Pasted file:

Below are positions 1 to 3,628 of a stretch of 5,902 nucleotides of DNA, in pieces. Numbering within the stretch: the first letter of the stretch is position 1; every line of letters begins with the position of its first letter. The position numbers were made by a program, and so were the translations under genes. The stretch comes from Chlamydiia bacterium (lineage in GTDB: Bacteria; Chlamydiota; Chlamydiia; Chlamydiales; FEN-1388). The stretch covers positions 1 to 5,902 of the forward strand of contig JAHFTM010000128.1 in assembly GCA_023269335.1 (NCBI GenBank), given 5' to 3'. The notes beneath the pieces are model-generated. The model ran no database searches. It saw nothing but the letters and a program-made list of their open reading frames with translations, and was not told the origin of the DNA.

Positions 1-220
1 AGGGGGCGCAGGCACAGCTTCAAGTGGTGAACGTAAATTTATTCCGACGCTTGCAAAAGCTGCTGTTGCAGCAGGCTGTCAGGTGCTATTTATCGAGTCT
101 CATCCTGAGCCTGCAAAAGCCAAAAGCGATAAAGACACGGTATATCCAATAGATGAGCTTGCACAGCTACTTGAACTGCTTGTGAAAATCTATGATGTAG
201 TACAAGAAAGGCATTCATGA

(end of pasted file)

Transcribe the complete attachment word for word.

Below are positions 1 to 3,628 of a stretch of 5,902 nucleotides of DNA, in pieces. Numbering within the stretch: the first letter of the stretch is position 1; every line of letters begins with the position of its first letter. The position numbers were made by a program, and so were the translations under genes. The stretch comes from Chlamydiia bacterium (lineage in GTDB: Bacteria; Chlamydiota; Chlamydiia; Chlamydiales; FEN-1388). The stretch covers positions 1 to 5,902 of the forward strand of contig JAHFTM010000128.1 in assembly GCA_023269335.1 (NCBI GenBank), given 5' to 3'. The notes beneath the pieces are model-generated. The model ran no database searches. It saw nothing but the letters and a program-made list of their open reading frames with translations, and was not told the origin of the DNA.

Positions 1-220
1 AGGGGGCGCAGGCACAGCTTCAAGTGGTGAACGTAAATTTATTCCGACGCTTGCAAAAGCTGCTGTTGCAGCAGGCTGTCAGGTGCTATTTATCGAGTCT
101 CATCCTGAGCCTGCAAAAGCCAAAAGCGATAAAGACACGGTATATCCAATAGATGAGCTTGCACAGCTACTTGAACTGCTTGTGAAAATCTATGATGTAG
201 TACAAGAAAGGCATTCATGA